As McGill’s new enrolment management plan inches its way towards approval at Senate in March, student representatives are negotiating changes to the plan with the administration.
A draft of the Strategic Enrolment Management (SEM) plan has been in circulation since October, when it was released to Senators. The plan calls for increases in graduate and international student enrolment, as well as the complete deregulation of international tuition and a geographical shift in international recruitment priorities.
“Overall I think they had a lot of good things within the document, but there are a lot of points that need clear elaboration,” said Joshua Abaki, SSMU VP University Affairs.
The plan aims to increase the total international student population from 20 to 22 per cent of the overall student body, or by over 500 students. In a draft of a SSMU submission to the Senate caucus developing the plan, Abaki asks for increased support for International Student Services (ISS) in light of the projected increase in international student enrolment.
The SSMU submission notes that in the last five years the proportion of international students has increased by 18 per cent – or slightly over 1,100 students. Meanwhile, said Abaki, in the last five years ISS have only added one more staff member.
In terms of international student support, Abaki was also concerned with the recent removal of provincial government subsidies for international students learning French.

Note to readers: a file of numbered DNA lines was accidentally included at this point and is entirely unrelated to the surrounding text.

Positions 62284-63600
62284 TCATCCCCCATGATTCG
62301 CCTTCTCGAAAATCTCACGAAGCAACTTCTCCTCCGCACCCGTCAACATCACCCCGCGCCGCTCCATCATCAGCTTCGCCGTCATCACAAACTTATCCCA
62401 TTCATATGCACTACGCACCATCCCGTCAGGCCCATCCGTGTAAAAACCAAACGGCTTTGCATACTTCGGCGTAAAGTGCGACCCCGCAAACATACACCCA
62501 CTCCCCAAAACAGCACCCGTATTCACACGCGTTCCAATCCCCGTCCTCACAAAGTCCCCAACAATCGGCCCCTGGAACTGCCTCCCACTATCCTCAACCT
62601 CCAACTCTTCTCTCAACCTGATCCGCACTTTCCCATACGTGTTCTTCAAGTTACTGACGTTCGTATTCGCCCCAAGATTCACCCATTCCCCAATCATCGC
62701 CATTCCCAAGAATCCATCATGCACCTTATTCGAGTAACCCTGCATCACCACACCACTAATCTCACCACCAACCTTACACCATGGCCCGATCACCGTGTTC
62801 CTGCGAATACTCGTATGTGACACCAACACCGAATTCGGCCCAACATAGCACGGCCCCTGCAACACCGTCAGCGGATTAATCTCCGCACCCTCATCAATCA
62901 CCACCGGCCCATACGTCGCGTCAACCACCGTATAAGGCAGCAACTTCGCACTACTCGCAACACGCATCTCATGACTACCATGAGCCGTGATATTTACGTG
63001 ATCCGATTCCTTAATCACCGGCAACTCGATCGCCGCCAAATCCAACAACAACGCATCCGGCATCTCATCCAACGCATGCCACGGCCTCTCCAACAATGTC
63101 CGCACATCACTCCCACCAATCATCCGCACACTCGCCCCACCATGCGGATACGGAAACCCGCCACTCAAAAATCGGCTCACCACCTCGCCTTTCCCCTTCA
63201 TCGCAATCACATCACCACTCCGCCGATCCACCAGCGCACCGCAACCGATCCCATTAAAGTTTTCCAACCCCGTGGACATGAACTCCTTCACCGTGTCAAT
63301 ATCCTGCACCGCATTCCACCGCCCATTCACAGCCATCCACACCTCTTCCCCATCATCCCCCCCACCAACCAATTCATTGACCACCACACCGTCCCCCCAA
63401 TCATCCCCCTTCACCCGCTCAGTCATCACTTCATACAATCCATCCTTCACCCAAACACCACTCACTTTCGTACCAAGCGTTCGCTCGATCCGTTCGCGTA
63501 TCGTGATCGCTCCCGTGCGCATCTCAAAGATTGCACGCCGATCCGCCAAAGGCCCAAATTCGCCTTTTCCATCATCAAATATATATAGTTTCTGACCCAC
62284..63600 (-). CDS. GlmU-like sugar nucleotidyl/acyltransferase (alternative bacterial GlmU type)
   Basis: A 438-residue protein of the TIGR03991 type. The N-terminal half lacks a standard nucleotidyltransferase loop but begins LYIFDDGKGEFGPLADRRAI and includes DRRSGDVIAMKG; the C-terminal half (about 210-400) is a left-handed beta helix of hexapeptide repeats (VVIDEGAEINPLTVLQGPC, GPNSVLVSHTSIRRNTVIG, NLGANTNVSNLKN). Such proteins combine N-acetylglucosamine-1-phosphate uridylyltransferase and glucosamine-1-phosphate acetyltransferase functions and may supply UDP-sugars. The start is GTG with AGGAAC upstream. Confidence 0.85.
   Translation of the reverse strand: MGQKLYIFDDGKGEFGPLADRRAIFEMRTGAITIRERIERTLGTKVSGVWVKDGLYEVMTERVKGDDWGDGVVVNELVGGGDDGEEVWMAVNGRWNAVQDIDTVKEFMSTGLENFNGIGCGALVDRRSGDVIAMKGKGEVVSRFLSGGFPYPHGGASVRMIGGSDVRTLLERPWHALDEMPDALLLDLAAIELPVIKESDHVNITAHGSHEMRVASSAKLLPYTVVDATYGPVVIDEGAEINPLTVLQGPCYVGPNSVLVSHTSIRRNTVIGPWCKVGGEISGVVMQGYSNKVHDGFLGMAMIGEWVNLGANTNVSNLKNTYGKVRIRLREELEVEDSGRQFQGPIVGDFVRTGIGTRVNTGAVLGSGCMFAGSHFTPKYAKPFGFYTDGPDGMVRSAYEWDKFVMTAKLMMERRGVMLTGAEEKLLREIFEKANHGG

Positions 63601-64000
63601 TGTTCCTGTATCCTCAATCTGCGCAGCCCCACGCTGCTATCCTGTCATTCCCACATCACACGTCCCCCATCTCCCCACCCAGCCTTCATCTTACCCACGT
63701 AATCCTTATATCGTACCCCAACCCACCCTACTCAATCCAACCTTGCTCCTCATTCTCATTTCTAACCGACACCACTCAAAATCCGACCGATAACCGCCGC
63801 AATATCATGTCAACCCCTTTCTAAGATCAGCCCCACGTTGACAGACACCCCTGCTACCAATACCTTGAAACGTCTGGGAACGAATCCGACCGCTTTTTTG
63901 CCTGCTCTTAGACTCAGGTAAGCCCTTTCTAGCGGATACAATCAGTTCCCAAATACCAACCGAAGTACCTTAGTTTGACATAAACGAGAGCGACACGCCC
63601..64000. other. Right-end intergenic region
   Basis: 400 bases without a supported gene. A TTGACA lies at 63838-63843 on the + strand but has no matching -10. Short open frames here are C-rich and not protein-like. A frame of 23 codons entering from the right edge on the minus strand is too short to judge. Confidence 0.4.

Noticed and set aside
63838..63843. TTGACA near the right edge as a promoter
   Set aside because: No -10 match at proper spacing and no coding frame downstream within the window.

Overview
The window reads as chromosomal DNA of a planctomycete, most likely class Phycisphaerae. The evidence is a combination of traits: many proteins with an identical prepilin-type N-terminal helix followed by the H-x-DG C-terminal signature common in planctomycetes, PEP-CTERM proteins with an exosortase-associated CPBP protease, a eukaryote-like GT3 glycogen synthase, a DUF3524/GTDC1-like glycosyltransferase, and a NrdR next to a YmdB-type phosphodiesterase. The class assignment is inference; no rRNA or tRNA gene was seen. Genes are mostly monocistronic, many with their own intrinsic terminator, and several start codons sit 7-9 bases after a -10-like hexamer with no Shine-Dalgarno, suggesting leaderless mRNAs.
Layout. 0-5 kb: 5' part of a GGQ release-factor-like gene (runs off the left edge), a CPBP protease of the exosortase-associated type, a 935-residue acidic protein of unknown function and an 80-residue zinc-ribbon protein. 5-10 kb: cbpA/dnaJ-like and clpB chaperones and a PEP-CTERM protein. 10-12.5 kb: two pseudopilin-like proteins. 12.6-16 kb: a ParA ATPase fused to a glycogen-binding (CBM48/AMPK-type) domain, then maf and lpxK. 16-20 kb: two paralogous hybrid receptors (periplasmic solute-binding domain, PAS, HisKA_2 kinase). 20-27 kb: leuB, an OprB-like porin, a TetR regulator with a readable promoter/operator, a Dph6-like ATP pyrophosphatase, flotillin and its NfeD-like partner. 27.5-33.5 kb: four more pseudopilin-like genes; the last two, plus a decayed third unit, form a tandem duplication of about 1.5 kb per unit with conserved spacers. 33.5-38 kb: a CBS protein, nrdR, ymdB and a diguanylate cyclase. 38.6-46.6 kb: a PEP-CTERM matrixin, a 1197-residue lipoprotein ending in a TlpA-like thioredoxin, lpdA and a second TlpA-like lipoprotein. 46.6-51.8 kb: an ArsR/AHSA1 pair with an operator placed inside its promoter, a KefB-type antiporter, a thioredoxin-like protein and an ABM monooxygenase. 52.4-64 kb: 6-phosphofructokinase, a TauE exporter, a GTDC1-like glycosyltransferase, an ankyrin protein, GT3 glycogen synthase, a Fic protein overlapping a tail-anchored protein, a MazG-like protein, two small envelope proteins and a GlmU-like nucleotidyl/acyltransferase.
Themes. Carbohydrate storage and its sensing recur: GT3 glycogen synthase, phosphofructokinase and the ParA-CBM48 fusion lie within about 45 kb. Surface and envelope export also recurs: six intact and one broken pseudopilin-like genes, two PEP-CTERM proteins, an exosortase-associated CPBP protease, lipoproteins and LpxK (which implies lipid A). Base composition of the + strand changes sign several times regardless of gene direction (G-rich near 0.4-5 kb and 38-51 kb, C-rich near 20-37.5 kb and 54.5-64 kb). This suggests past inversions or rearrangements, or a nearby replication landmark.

“It doesn’t make sense at any level, because if international students are coming here and we want them to settle well in the community, it’s really important that we make it possible for them to be able to learn French. I think it’s something that the government holds dearly, and I hope McGill holds dearly,” he said.
Abaki is commissioning a report to research the escalating needs of international students, and is lobbying both the University and the provincial government to jointly subsidize French courses for international students, although he outlined SSMU contingencies should those attempts at subsidization fail.
“If the University is not interested in providing French courses at a much subsidized price, then we [would] definitely expand the scope of [SSMU] MiniCourses so that more students can access the French course,” he said.
Abaki said he has discussed providing French language services to international students with PGSS in the event that such courses don’t receive government or University subsidies, and PGSS president Alexandra Bishop acknowledged that PGSS may have to re-orient their services to accommodate the growing international student population on campus.
“The SEM focuses on recruiting top quality graduate students. … This may also create a more diverse graduate student body, and as a result we may have to evaluate the services we provide our membership and expand those to meet new demands,” wrote Bishop in an email to The Daily.
Another issue SSMU and PGSS are uniting behind is the draft consultation’s avoidance of the space and resource constraints that would result from the enrolment increases it prescribes.
“I would hope that McGill has planned to allocate more space for graduate student offices and labs, to accommodate the expected increase of students,” said Bishop.
“Space is really a major problem both for undergraduate students and grad students, and of course it’s definitely affecting the quality of education,” said Abaki. “The University first of all must clearly show that we are capable of handling an increased number of graduate students.”